The story we are initially presented with is the meeting of three brothers on a passenger train in India, adequately named The Darjeeling Limited. These brothers, played by Owen Wilson, Adrien Brody, and Jason Schwartzman, have not spoken to each other in over a year. Through the means of abruptly violating the others trust they reveal their own stories, or at least their version of it, with whatever details they so decide to leave out. What follows is their journey of coming to grasp with death, denial, and family. You know, everything in The Royal Tannenbaum's, but this time with snakes, tigers, and trains.
While the subject matter is certainly not unheard of for a Wes Anderson film, the story is carried by its characters who each capture your interest with undeniable charm and originality. They are strikingly easy to connect with, yet quirky enough to consistently bring entertainment. Even more impressive is the methods in which they further develop. In this aspect the film hits an emotional string that emanates long after it is over.
So I could be a really terrible person and point out the obvious artistic correlations between the characters emotional baggage and their actual luggage, or a number of obvious visual metaphors thrown about the screen, but I won't. Instead I will say that the film is an overall wonderful addition to the Wes Anderson library and won't really let you down, that is, unless you expected something completely different. In that case I will act like a film prick and suggest waiting for Noah Baumbach's new film.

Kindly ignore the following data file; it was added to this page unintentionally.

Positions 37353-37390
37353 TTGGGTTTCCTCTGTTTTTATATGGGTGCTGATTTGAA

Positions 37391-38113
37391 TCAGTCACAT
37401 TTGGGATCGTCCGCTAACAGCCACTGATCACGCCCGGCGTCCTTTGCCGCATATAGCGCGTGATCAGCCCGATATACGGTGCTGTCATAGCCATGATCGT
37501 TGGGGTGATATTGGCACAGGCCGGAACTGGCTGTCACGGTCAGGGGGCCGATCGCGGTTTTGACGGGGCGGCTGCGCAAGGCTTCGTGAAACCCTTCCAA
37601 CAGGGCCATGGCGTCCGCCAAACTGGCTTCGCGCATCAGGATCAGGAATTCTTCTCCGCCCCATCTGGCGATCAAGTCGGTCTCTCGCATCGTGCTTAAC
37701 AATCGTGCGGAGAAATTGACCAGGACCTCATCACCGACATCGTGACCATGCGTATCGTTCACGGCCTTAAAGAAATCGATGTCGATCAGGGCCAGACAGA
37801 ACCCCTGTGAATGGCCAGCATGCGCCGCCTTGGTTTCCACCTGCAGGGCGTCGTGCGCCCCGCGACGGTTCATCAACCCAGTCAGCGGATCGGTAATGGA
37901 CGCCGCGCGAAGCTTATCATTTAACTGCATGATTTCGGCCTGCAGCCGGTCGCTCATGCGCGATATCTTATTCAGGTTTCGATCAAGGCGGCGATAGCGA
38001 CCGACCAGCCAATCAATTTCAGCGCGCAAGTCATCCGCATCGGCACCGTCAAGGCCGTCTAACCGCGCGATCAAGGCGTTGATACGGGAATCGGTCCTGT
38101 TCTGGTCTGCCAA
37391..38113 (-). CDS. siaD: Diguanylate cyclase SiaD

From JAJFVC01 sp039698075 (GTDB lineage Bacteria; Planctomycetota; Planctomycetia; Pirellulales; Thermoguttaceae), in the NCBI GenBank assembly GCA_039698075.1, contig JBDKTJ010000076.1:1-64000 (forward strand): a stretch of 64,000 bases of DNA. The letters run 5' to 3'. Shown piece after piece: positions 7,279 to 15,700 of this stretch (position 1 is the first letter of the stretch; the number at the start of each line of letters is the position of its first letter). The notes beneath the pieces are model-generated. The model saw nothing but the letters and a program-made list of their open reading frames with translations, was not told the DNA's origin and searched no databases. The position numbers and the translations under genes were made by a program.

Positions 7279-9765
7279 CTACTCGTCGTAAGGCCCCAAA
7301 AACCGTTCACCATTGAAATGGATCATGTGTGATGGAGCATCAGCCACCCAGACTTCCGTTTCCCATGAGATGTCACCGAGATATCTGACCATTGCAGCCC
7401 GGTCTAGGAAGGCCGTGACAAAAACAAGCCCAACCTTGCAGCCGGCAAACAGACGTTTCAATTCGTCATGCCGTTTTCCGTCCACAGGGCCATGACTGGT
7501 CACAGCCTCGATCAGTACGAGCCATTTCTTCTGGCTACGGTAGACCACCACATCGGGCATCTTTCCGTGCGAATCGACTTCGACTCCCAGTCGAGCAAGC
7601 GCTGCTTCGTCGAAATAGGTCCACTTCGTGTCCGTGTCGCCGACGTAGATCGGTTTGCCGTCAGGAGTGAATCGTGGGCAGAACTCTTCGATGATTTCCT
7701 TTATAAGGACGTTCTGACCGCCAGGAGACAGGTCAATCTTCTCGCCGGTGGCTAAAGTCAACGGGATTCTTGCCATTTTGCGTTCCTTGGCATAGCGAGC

In the meantime, however, see it.
Resident Evil: Extinction
The only question you may ask in regards to Resident Evil: Extinction, the fourth film in the series, is the dreaded question "Why?" Why do we need closure to a series about flesh eating zombies? Why should I see this movie if it is anything like the previous installments? Why does the main character have superpowers now? The answer, my friend, is "Why NOT?" This applies to all of the above, and then some.
There really is no reason to apply any type of rationalization to it. Yes, I know all the zombies were nuked at the end of Resident Evil Apocalypse. Yes, there really is no explanation for how the earth was essentially destroyed. The important thing is that now the protagonist of this story, Alice, can lift really heavy things and blow stuff up with her mind. I know, I know, that makes her "smokin'" in more ways than one. That, in a nutshell, is the entire experience.
I feel no need to explore the narrative further than zombies meet Milla Jovovich in the desert and they fight. Despite there being two previous installments, and countless video games, the back story is practically meaningless considering how much it swerves between mindless action and convoluted science fiction. Notice how I didn't mention horror. Here is Resident Evil's most meaningful (certainly not the most evident) downfall. Despite there being nine Resident Evil video games in circulation, the movie ignores every single one in pursuit of a below-sub-par action flick. The reason for this is that good horror requires you as a viewer to become emotionally invested in the characters, to mentally take the darkness into consideration and fear for human safety. It requires intelligence. This film was not made with, or for, that kind of viewing. In fact, I was astounded during the last ten minutes of the film to discover that Milla Jovovich actually has lines of dialogue. She performs them well, but my shock of actually hearing her voice left me incapable of determining a single syllable. I'm sure I didn't miss much.
Although we are used to the third film being the last in the series, I can fortunately say that this one is still left open ended enough to allow for future installments. So while you may be asking yourself how a flock of crows could pick through every block of Las Vegas, or how the evil Umbrella Corporation was able to outsmart every zombie with a (gasp!) chain link fence, or why everyone just doesn't chill out, the answer may be on it's way in the form of another sequel...
But boy are those crows cool!
See it if you like zombies as much as I do.